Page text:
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Hack Brief: Microsoft Warns of a 17-Year-Old ‘Wormable’ Bug

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Microsoft
Security

Since WannaCry and NotPetya struck the internet just over three years ago, the security industry has scrutinized every new Windows bug that could be used to create a similar world-shaking worm. Now one potentially "wormable" vulnerability—meaning an attack can spread from one machine to another with no human interaction—has appeared in Microsoft's implementation of the domain name system protocol, one of the fundamental building blocks of the internet.

As part of its Patch Tuesday batch of software updates, Microsoft today released a fix for a bug discovered by Israeli security firm Check Point, which the company's researchers have named SigRed. The SigRed bug exploits Windows DNS, one of the most popular kinds of DNS software that translates domain names into IP addresses. Windows DNS runs on the DNS servers of practically every small and medium-sized organization around the world. The bug, Check Point says, has existed in that software for a remarkable 17 years.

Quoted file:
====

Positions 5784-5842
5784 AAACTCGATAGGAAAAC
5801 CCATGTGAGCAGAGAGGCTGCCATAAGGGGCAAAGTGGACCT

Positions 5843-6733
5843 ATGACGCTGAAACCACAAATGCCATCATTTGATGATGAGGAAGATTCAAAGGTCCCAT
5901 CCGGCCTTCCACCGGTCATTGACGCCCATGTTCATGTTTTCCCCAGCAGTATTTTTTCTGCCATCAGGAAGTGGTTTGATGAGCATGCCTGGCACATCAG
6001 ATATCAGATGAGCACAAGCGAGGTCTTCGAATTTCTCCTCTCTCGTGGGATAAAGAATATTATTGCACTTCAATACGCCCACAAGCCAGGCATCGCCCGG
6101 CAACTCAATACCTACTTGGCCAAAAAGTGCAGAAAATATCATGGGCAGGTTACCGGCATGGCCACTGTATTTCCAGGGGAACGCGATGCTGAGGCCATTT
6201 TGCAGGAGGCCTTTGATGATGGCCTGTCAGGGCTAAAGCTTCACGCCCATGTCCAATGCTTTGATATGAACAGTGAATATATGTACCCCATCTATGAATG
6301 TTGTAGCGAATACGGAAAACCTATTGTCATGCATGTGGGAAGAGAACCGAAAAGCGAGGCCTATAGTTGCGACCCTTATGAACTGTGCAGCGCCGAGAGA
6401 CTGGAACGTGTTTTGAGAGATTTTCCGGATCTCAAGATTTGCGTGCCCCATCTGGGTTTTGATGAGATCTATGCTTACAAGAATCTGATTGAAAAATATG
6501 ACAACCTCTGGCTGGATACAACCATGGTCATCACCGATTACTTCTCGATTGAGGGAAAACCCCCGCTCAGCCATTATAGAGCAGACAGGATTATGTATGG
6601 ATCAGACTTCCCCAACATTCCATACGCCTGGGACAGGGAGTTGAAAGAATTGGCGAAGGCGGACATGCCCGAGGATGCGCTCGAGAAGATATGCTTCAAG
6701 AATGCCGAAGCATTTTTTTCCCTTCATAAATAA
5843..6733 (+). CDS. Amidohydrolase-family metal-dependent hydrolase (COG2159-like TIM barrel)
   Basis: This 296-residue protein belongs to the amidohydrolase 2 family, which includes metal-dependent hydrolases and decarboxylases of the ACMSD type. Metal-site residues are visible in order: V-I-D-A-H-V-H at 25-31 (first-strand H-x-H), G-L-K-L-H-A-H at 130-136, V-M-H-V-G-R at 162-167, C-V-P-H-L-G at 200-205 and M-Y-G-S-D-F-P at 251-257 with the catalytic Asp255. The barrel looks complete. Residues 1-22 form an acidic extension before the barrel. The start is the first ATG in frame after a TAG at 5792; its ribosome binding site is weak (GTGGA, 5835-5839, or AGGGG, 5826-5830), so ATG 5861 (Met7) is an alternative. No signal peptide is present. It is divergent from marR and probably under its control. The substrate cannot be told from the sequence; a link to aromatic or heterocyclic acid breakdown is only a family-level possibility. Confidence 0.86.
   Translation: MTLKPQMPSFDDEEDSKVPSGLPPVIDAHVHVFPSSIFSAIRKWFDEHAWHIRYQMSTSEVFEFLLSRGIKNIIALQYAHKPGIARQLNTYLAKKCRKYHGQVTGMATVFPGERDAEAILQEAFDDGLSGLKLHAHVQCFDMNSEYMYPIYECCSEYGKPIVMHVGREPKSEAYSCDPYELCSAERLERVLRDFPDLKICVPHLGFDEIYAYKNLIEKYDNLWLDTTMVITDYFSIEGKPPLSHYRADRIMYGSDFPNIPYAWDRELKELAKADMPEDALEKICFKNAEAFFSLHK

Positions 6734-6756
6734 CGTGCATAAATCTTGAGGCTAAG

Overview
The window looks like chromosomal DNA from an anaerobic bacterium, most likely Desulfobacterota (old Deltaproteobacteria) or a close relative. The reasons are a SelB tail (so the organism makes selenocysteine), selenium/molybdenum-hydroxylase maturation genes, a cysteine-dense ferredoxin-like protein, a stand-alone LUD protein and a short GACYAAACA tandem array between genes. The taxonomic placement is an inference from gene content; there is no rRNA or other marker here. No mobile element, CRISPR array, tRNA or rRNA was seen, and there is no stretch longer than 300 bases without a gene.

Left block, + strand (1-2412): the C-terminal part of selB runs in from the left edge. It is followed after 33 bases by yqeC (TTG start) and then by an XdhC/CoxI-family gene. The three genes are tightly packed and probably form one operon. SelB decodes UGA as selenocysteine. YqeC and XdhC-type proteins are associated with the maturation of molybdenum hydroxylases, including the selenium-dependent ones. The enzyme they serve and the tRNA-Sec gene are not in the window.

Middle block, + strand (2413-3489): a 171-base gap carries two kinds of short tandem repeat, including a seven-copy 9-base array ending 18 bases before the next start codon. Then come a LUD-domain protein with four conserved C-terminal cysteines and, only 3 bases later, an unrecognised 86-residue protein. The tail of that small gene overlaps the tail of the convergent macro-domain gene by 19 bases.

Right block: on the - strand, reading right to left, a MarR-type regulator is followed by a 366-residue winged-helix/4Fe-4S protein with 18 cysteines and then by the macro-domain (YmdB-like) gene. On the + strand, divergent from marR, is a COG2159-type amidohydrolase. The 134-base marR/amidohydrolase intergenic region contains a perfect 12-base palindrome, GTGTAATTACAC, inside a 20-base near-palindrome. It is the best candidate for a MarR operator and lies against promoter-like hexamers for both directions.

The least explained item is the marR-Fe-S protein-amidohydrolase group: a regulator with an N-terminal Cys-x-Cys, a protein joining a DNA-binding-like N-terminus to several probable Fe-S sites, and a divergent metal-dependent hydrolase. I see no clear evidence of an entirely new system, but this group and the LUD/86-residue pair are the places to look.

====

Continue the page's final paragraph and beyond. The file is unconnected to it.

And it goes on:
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Patch your Windows 10 now to fix 17-year-old DNS flaw

  • Patch your Windows 10 now to fix 17-year-old DNS flaw

    Microsoft released a patch this week that fixes a long-lived bug relating to how Windows handles DNS. The patch has apparently been around in Windows for 17 years, according to Wired. The patch is available now, so don’t wait to download it.

    The bug, found by Israeli security firm Check Point, is a big one. Microsoft and Check Point rate the bug as a critical flaw and it scores a 10 out of 10 on the “common vulnerability scoring system” or CVSS. This bug is particularly insidious, as that score indicates. The flaw, called SigRed, can exploit the Windows DNS Security Extensions, which help out with DNS authentication, without any action taken by the target user.

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